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Dozens of medical students from the Uniformed Services University's F. Edward Hebert School of Medicine class of 2020 will be graduating early to join the ranks of the military health system.

Dozens of medical students from the Uniformed Services University's F. Edward Hebert School of Medicine class of 2020 will be graduating early to join the ranks of the military health system. (Sharon Holland/DOD)

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More than 200 military doctors and nurses will be allowed to graduate early in an effort to get more medical staff to the frontlines of the coronavirus pandemic, the Uniformed Services University of the Health Sciences announced Thursday.

Following the federal emergency declaration to combat the fast-spreading virus, the decision was made to move up the graduation date for most students by six weeks to April 1.

“Our curriculum has a specific focus on threats like emerging infectious diseases and disasters that our military and Public Health Service forces are likely to encounter in the course of their careers,” said Dr. Richard Thomas, president of the university, which is based in Bethesda, Md. “This instruction is based on real-life lessons learned, is woven throughout the curriculum and incorporated into our medical field exercises. Our students are uniquely prepared to meet and address the readiness needs of the Department of Defense and our nation the moment they step out of our doors.”

The students, who are all active-duty uniformed officers in the Army, Navy, Air Force or Public Health Service, will have completed all of their requirements to be awarded a degree and will be available for reassignment by their respective services, according to an university news release. They include physicians, family, mental health and women’s health nurse practitioners, clinical nurse specialists and certified registered nurse anesthetists.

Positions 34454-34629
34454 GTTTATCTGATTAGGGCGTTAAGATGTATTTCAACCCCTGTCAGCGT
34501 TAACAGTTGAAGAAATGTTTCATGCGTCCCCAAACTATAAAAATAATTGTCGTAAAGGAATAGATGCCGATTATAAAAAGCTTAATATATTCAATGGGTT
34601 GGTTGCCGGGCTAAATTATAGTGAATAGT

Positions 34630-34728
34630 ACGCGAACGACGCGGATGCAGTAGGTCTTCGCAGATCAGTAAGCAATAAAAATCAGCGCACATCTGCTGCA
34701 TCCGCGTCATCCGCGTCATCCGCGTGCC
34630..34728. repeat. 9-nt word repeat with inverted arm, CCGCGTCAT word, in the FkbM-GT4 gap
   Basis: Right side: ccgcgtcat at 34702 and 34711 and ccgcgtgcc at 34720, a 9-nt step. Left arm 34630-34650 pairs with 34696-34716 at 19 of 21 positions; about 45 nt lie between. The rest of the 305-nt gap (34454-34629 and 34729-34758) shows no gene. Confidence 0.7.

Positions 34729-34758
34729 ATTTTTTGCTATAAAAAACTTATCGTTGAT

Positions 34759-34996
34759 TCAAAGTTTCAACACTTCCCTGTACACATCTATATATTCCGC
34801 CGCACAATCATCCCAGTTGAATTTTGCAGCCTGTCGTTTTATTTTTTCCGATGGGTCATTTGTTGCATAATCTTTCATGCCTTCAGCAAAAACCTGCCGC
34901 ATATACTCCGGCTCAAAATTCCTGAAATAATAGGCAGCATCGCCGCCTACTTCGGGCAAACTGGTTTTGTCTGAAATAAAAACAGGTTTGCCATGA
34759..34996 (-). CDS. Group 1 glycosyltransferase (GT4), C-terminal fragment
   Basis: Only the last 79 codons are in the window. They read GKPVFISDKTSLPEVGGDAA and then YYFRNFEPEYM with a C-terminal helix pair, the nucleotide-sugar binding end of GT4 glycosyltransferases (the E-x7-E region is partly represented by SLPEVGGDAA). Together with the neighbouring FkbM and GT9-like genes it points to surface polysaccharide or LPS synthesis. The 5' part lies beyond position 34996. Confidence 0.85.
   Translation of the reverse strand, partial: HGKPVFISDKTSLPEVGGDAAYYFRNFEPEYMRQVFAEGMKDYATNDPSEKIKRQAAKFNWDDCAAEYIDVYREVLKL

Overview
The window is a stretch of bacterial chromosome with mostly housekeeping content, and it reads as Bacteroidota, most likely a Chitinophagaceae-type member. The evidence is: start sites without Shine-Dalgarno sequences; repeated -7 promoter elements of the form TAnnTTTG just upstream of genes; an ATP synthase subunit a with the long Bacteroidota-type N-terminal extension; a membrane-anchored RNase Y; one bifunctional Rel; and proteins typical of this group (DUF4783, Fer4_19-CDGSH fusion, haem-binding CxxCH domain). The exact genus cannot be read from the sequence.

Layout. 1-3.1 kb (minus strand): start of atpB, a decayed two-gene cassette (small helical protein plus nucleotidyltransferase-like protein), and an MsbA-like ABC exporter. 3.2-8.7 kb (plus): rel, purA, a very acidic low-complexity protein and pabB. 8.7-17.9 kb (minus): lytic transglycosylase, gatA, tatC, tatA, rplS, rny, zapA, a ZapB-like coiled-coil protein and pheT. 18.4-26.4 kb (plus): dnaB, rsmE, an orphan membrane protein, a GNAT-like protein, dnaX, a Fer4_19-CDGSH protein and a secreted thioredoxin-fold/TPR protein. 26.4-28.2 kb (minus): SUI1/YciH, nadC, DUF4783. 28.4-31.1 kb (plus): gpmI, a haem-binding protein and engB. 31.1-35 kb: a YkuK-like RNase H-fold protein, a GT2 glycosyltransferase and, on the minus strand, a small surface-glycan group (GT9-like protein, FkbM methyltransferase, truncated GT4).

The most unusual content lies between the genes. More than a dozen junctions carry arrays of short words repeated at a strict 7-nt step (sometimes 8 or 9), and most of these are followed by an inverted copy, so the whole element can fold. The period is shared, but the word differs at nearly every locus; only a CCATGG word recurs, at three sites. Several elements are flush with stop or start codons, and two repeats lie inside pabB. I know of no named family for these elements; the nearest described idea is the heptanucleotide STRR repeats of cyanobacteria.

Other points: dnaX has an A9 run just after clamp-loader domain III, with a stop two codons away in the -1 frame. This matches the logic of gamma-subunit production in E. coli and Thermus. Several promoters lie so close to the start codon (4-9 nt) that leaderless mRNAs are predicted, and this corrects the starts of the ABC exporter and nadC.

“This is exactly what they were educated and trained to do. The surgeon generals of the Army, Navy, Air Force and Public Health Service will receive a competent cadre of health care professionals who can augment current resources available to them,” Thomas said.

Dr. Arthur Kellermann, dean of the F. Edward Hebert School of Medicine at the university, said the future medical doctors of the program are now taking final electives that aren’t essential to degree requirements.

Dr. Carol Romano, dean of the Daniel K. Inouye Graduate School of Nursing at the university, said nursing students are working in close collaboration with program directors and faculty mentors to complete all their academic requirements and meet the accelerated graduation date. Students studying for a Doctor of Nursing Practice degree must complete and disseminate a project, she said.

“All the projects had been completed and students were in the process of polishing their final project summary document and preparing posters and podium presentations,” Romano said. “The faculty elected to waive our internal requirement for poster and presentations and accept the final document as the only dissemination deliverable.”

Students studying to become a registered nurse with a focus on anesthesia were restricted by their professional accrediting body from graduating in April, but they will still graduate nearly three weeks early on May 1, Romano said.

The Uniformed Services University of the Health Sciences is the nation's only federal health sciences university. It educates, trains and prepares uniformed services health professionals, officers and leaders to directly support the Military Health System.

The nursing and medical school combined have more than 800 students, according to the university website.

Thayer.rose@stripes.com Twitter: @Rose_Lori

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Rose L. Thayer is based in Austin, Texas, and she has been covering the western region of the continental U.S. for Stars and Stripes since 2018. Before that she was a reporter for Killeen Daily Herald and a freelance journalist for publications including The Alcalde, Texas Highways and the Austin American-Statesman. She is the spouse of an Army veteran and a graduate of the University of Texas at Austin with a degree in journalism. Her awards include a 2021 Society of Professional Journalists Washington Dateline Award and an Honorable Mention from the Military Reporters and Editors Association for her coverage of crime at Fort Hood.
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